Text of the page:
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Current Filters: State:NORTH CAROLINA [remove]; Classification:Economic & Societal Impact [remove];

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Adult outcomes as a function of an early childhood educational program: An Abecedarian Project follow-up
Campbell, Frances A., July, 2012
Developmental Psychology, 48(4), 1033-1043

A longitudinal study of the effect of an early educational intervention on economic, socioemotional, and educational outcomes at age 30, based on data collected from 101 of the original low-income participants in the Abecedarian Project experiment in North Carolina

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Child care in the southern states: Expanding access to affordable care for low-income families and fostering economic development
Stoney, Louise, 2000
Columbia, SC: Southern Institute on Children and Families.

An overview of the financial status of child care in southern United States, which argues that, by allowing both parents to work, child care has contributed to the economic expansion of the nation

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Early childhood education: Young adult outcomes from the Abecedarian Project
Campbell, Frances A., 2002
Applied Developmental Science, 6(1), 42-57

An article presenting the effects at age 21 of the Abecedarian Project, an early intervention for at-risk children, on cognitive, educational, and social outcomes

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Early childhood investments substantially boost adult health
Campbell, Frances A., 28 March, 2014
Science, 343(6178), 1478-1485

High-quality early childhood programs have been shown to have substantial benefits in reducing crime, raising earnings, and promoting education. Much less is known about their benefits for adult health. We report on the long-term health effects of one of the oldest and most heavily cited early childhood interventions with long-term follow-up evaluated by the method of randomization: the Carolina Abecedarian Project (ABC). Using recently collected biomedical data, we find that disadvantaged children randomly assigned to treatment have significantly lower prevalence of risk factors for cardiovascular and metabolic diseases in their mid-30s. The evidence is especially strong for males. The mean systolic blood pressure among the control males is 143 millimeters of mercury (mm Hg), whereas it is only 126 mm Hg among the treated. One in four males in the control group is affected by metabolic syndrome, whereas none in the treatment group are affected. To reach these conclusions, we address several statistical challenges. We use exact permutation tests to account for small sample sizes and conduct a parallel bootstrap confidence interval analysis to confirm the permutation analysis. We adjust inference to account for the multiple hypotheses tested and for nonrandom attrition. Our evidence shows the potential of early life interventions for preventing disease and promoting health. (author abstract)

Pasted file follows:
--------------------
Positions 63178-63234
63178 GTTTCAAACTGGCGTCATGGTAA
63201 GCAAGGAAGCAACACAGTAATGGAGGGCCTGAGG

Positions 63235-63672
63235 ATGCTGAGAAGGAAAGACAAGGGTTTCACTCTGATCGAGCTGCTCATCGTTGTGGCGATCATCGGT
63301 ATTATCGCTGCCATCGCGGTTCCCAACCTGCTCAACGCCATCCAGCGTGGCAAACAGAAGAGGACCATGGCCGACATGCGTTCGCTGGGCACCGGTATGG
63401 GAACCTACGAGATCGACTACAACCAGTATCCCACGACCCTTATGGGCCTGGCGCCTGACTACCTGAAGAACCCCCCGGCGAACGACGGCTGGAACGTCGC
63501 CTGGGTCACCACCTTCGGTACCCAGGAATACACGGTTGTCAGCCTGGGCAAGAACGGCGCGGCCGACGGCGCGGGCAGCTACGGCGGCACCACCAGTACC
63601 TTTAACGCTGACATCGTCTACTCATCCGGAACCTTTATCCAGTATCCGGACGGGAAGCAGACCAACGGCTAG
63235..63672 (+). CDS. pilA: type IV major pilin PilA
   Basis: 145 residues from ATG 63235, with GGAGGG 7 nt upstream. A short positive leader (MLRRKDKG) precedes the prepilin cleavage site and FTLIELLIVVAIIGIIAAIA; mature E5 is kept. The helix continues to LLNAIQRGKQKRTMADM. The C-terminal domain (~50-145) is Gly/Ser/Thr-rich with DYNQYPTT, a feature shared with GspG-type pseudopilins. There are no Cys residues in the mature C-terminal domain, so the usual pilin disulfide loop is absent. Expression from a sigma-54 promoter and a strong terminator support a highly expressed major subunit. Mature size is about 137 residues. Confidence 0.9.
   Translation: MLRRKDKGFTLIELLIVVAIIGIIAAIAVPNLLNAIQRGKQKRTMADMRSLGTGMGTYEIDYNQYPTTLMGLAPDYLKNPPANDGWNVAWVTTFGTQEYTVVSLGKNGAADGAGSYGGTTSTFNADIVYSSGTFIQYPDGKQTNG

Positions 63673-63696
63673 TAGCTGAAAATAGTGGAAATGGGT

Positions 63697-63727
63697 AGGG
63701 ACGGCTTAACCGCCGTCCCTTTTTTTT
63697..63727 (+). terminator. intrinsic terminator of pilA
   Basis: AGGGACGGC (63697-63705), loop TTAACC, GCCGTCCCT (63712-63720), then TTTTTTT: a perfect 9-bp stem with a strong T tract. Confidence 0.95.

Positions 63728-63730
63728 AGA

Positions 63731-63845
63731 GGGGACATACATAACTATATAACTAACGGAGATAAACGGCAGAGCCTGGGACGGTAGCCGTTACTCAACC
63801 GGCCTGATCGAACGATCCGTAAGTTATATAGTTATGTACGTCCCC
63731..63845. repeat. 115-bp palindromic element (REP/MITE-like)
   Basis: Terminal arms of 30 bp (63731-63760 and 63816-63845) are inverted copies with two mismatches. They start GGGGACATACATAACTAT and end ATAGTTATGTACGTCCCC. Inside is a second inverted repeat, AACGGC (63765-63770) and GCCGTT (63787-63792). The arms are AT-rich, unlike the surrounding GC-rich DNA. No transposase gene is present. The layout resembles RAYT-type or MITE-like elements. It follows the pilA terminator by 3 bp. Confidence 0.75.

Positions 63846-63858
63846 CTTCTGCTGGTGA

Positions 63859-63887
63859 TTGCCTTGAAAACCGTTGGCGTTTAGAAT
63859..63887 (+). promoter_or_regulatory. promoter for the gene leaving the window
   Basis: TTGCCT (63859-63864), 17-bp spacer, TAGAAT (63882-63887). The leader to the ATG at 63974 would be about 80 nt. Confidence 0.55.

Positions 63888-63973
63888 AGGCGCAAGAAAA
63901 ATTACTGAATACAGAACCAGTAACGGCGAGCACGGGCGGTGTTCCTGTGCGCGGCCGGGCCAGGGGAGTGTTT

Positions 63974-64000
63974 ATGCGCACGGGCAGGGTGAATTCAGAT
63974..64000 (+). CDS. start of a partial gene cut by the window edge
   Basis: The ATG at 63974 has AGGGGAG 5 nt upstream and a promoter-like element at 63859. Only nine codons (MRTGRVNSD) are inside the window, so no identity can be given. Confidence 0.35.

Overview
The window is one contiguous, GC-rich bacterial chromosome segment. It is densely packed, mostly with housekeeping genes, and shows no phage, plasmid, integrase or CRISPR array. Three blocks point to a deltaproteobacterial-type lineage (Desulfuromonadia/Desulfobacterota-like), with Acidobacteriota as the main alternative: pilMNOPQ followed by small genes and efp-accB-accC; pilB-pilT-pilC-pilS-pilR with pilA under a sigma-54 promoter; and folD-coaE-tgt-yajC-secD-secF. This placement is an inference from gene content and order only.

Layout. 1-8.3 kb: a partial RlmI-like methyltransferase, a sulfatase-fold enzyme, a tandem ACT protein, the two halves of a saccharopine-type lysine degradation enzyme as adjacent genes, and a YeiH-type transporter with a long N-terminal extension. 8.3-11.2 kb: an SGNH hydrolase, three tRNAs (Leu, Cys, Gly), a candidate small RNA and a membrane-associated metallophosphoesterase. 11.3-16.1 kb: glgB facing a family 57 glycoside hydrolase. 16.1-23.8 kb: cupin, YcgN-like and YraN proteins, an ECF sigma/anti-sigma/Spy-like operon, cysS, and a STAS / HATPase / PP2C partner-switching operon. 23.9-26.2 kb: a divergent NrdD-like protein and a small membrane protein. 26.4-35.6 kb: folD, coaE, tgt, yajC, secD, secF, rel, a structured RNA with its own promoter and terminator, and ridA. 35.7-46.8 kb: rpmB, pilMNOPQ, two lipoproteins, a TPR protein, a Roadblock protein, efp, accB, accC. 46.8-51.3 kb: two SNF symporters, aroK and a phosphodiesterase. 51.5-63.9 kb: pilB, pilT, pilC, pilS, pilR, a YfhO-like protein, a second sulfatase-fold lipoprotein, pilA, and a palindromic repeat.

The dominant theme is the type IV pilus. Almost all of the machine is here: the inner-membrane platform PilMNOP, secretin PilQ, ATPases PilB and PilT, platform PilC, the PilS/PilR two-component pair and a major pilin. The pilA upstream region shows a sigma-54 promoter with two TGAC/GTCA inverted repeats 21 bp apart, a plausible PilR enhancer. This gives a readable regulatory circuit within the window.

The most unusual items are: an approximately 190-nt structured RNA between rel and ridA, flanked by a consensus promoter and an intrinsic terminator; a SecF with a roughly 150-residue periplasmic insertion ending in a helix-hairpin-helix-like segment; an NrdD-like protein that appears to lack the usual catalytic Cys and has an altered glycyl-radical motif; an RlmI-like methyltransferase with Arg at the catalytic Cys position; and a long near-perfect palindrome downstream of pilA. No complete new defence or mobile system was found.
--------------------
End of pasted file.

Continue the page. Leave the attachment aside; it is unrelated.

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The economic impact of the child care industry in North Carolina
Traill, Saskia, 2004
Oakland, CA: National Economic Development and Law Center.

An analysis of the impact of the child care industry on North Carolina's economy to improve efficiency of long term investments in child care industry and increase state's economic competitiveness

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The importance of child care in economic development: A comparative analysis of regional economic linkage
Warner, Mildred, 2006
Economic Development Quarterly, 20(1), 97-103

An analysis of the regional economic impact of the child care sector, as compared to the agriculture, manufacturing, and services sectors, using state-level input-output models

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A three-sector model of day care center services
Kushman, John E., 1979
Journal of Human Resources, 14(4), 543-562

An analysis of the political pressures of increased subsidization of child care and tax and welfare reform with market trends in three types of child care centers in North Carolina

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Universal child care, maternal employment, and children's long-run outcomes: Evidence from the U.S. Lanham Act of 1940
Herbst, Chris M., December, 2013
(Discussion Paper No. 7846). Bonn, Germany: Institute for the Study of Labor.

This paper provides a comprehensive analysis of the Lanham Act of 1940, a heavily subsidized and universal child care program that was administered throughout the U.S. during World War II. I begin by estimating the impact of the Lanham Act on maternal employment using 1940 and 1950 Census data in a difference-in-difference-in-differences framework. The evidence suggests that mothers' paid work increased substantially following the introduction of the child care program. I then study the implications of the Lanham Act for children's long-run outcomes related to educational attainment, family formation, and labor market participation. Using Census data from 1970 to 1990, I assess well-being in a lifecycle framework by tracking cohorts of treated individuals throughout their prime working years. Results from difference-in-differences models suggest that the Lanham Act had strong and persistent positive effects on well-being, equivalent to a 0.36 standard deviation increase in a summary index of adult outcomes. In addition, a supplementary analysis of distributional effects shows that the benefits of the Lanham Act accrued largely to the most economically disadvantaged adults. Together, these findings shed light on the design of contemporary child care systems that balance the twin goals of increasing parental employment and enhancing child well-being. (author abstract)

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